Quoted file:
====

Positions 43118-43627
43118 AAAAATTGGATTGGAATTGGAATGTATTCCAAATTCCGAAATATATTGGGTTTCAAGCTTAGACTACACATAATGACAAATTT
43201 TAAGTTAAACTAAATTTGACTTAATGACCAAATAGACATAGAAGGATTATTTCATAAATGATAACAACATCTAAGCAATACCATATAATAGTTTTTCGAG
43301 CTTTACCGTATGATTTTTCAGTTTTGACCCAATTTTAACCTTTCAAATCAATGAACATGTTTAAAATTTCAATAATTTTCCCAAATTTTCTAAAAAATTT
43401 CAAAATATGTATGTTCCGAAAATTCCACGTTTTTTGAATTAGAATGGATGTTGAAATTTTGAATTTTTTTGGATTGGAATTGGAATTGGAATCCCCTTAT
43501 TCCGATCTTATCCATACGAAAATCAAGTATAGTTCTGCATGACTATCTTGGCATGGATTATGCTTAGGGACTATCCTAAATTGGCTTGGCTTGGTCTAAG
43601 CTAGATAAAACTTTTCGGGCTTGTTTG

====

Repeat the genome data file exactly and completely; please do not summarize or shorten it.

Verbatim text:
Positions 43118-43627
43118 AAAAATTGGATTGGAATTGGAATGTATTCCAAATTCCGAAATATATTGGGTTTCAAGCTTAGACTACACATAATGACAAATTT
43201 TAAGTTAAACTAAATTTGACTTAATGACCAAATAGACATAGAAGGATTATTTCATAAATGATAACAACATCTAAGCAATACCATATAATAGTTTTTCGAG
43301 CTTTACCGTATGATTTTTCAGTTTTGACCCAATTTTAACCTTTCAAATCAATGAACATGTTTAAAATTTCAATAATTTTCCCAAATTTTCTAAAAAATTT
43401 CAAAATATGTATGTTCCGAAAATTCCACGTTTTTTGAATTAGAATGGATGTTGAAATTTTGAATTTTTTTGGATTGGAATTGGAATTGGAATCCCCTTAT
43501 TCCGATCTTATCCATACGAAAATCAAGTATAGTTCTGCATGACTATCTTGGCATGGATTATGCTTAGGGACTATCCTAAATTGGCTTGGCTTGGTCTAAG
43601 CTAGATAAAACTTTTCGGGCTTGTTTG